For this block, I specifically chose fabrics with small or nondirectional prints, so that I could quickly piece the components without worrying about fussy cutting or directionality. The #9C pieces are a small exception, since I gave a tiny bit of focus to fabric alignment. Note that I am arranging my final layout on-point, but for the purposes of being consistent with the diagram in the book, this tutorial pieces the block squared. If you plan to set your blocks on-point, be sure to account for that with any directional fabric placement.
This block is composed of 8 HSTs, 8 rectangles, 9 squares, and 4 triangles. I first cranked out the bits I could make quickly and efficiently, namely the HSTs and the center square. Let’s break it down.
Making 8 HSTs at Once
In the book, the print and coral fabrics were used to make the #9F HSTs. Choose your coordinating fabrics (I used black and orange).
Cut one (1) 5″ square from each. Note: If your HST-making skills are on point and you want to conserve fabric, you can use 4 3/4″ squares. I prefer to play it safe and trim a bit more to ensure my HSTs are perfect.
Right sides together, draw diagonal lines from corner to corner, making an X. You only need to mark the wrong side of one of the squares.
Pin your squares together to keep them from shifting, and sew 1/4″ from the right and left of both lines. This is a good time to confirm the accuracy of your 1/4″ seams.
Carefully draw a line down the middle of the blocks in both directions. I used the 2 1/2″ line on my ruler to help make sure my line was square. You should now see a plus and an X.
Cut along the marked lines. Press open.
You now have 8 HSTs! I typically press all seams open, but with HSTs I press to the darker fabric since I use my Bloc Loc rulers to trim them to size. If you don’t have Bloc Loc rulers, feel free to press seams open, and align the 45 degree line on your ruler to help trim to the size indicated on the #9F template in the book.
You can also use Marti Michell template N79 to trim to square, too. Be sure to center your diagonal seam in the centers of the two holes in the template to trim evenly.
Do a little dance and set those 8 HSTs aside.
Strip Piecing the Center Square
Because the center square is symmetrical, two of the outer edges can be strip pieced, saving you a bit of time and thread.
In the book, the coral (#9D) and yellow (#9G) fabrics with a tiny center square of print (#9E) were used. I should have used black, yellow-orange, and a tiny center square of orange, but as I noted above, I made an inadvertent design change and went with orange, yellow-orange, and a tiny center square of black. Wrap your brain around which of your fabrics belong where for your block, and here we go. **Really, take a moment and make doubly sure you have the right fabrics. Got it? Great! We will be strip piecing the two rectangles composed of #9G and #9D.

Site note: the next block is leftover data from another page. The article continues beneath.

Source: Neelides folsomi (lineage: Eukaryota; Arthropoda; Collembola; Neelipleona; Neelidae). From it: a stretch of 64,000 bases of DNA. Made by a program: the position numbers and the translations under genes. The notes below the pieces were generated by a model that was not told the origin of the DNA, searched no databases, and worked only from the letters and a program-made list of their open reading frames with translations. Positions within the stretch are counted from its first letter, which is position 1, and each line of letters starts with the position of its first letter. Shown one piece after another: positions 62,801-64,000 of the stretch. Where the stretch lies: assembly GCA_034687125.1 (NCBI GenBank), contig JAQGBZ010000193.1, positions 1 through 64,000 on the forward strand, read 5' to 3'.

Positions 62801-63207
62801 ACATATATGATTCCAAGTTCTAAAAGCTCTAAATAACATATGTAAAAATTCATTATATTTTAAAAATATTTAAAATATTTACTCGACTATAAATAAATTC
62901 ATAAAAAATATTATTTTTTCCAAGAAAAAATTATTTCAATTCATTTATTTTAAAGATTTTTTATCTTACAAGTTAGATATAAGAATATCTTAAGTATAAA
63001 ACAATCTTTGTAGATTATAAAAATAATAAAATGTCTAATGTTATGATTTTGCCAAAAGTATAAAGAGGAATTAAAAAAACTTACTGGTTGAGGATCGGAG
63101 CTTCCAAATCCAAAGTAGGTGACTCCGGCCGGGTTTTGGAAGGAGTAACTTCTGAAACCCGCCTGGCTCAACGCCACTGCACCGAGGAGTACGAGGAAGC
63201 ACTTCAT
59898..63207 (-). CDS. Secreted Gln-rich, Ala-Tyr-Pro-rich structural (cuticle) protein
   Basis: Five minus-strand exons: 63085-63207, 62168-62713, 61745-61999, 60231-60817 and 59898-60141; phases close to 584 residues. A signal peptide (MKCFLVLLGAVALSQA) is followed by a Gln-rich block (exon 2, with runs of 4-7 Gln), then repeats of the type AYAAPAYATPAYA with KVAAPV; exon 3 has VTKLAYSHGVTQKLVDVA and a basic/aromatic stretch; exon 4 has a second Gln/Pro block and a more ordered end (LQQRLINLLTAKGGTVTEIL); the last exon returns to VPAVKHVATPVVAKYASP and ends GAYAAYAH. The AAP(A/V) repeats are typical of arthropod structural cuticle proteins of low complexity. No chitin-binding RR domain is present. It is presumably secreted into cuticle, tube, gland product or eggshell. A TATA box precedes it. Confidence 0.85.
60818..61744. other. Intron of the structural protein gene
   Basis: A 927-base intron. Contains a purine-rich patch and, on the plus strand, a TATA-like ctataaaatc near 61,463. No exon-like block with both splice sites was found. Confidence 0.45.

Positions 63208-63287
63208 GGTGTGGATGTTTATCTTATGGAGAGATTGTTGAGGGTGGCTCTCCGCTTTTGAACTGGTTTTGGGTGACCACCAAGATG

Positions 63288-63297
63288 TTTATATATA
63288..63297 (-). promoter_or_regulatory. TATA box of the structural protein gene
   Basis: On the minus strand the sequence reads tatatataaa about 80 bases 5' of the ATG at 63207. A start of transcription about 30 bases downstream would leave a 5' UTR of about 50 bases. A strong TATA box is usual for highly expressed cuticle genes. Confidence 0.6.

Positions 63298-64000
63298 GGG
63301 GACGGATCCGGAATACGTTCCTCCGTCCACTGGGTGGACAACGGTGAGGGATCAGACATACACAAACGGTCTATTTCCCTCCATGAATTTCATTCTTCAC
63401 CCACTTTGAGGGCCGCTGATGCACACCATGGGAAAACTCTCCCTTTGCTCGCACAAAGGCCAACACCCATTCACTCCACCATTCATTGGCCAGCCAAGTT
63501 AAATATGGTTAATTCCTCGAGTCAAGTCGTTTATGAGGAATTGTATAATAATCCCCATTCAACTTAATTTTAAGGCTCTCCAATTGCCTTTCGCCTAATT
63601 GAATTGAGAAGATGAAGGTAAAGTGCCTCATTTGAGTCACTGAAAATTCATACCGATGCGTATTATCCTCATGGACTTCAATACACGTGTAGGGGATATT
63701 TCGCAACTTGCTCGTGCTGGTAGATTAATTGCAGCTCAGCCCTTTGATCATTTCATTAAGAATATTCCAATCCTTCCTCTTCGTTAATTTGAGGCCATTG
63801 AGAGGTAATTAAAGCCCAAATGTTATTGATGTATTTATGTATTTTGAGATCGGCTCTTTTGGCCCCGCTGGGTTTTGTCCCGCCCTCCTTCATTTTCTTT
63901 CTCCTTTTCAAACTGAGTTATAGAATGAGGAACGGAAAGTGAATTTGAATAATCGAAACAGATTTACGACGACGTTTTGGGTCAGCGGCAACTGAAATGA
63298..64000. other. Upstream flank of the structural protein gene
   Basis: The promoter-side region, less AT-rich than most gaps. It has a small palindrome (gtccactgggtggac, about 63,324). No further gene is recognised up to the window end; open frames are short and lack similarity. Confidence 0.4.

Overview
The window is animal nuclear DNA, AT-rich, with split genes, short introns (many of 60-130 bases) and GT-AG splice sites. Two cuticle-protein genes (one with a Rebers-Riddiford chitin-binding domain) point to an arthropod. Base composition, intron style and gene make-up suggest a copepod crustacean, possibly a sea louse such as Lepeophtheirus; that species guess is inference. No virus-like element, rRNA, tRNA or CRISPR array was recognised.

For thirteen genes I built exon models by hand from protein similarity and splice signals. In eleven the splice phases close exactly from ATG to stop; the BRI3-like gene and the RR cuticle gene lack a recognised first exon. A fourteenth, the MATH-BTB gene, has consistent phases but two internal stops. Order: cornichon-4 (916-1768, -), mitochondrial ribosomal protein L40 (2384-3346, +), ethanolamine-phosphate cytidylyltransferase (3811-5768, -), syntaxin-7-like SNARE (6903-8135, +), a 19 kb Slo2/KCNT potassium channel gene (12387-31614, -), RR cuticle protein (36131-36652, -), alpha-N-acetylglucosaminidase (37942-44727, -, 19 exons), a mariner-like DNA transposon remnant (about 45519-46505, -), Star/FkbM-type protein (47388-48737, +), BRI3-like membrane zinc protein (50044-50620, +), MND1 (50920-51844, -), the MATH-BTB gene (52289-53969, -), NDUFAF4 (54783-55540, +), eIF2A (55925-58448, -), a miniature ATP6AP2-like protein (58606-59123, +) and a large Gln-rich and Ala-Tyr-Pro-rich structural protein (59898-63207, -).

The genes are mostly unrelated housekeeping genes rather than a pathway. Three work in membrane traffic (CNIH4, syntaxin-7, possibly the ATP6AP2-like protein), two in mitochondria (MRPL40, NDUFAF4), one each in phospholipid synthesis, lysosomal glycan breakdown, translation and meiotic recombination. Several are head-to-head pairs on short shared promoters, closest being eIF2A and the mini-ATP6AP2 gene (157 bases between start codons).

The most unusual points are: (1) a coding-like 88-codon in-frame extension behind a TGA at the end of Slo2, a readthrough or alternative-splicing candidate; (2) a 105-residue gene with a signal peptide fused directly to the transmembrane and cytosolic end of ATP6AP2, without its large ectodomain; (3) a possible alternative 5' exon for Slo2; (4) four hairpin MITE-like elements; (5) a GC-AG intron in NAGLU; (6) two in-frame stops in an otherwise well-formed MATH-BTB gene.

Cut two (2) 1 5/8″x 3 1/4″ rectangles of your #9D fabric and one (1) 1″ x 3 1/4″ rectangle of your #9G fabric. (Math aside: The 5/8ths” mark is the little line right after–aka a bit larger than–the 1/2″ mark on your ruler.)
Right sides facing, sew the #9D rectangles to the center #9G along each long side.
Cut in half as shown to create two (2) 1 5/8″ x 3 1/4″ rectangles. We will call these your #9DG units.
Using the rotary cutting measurements provided in the book’s cd, cut two (2) #9Gs and one (1) #9E.
Assemble as shown. Note that I rotated the bottom row 180 degrees so that the direction of the yellow-orange fabric radiates outward from the center.
Sew your strip pieced #9GD units to the top and bottom of your center piece to create the center square.
Sewing Tip: When matching seams, pin directly after the seam join to prevent slipping. Also, take a moment to match up the seam lines on the opposite raw edges, too. While it is not a sewn edge, it will help keep the sewn edge level.
Cutting the Remaining Pieces
Now we need four (4) #9D squares, four (4) #9C rectangles, and four (4) #9A triangles. These remaining pieces can be cut in a very straightforward way, by using the rotary cutting instructions or paper templates included, or using Marti Michell templates. I’ve found that using the Marti Michell templates really help me line up different units accurately, so I opted to use those for the triangles and rotary cut the squares and rectangles. Here’s how:
Cut a 1 1/2″ x 6″ strip of your coral-equivalent fabric (I used black). Subcut the four #9D squares, per the measurements provided in the rotary cutting instructions or with Marti Michell template N79.
Cut a 1 1/2″ x 10″ strip of your print-equivalent fabric (I used orange). Subcut the four #9C rectangles, per the measurements provided in the rotary cutting instructions.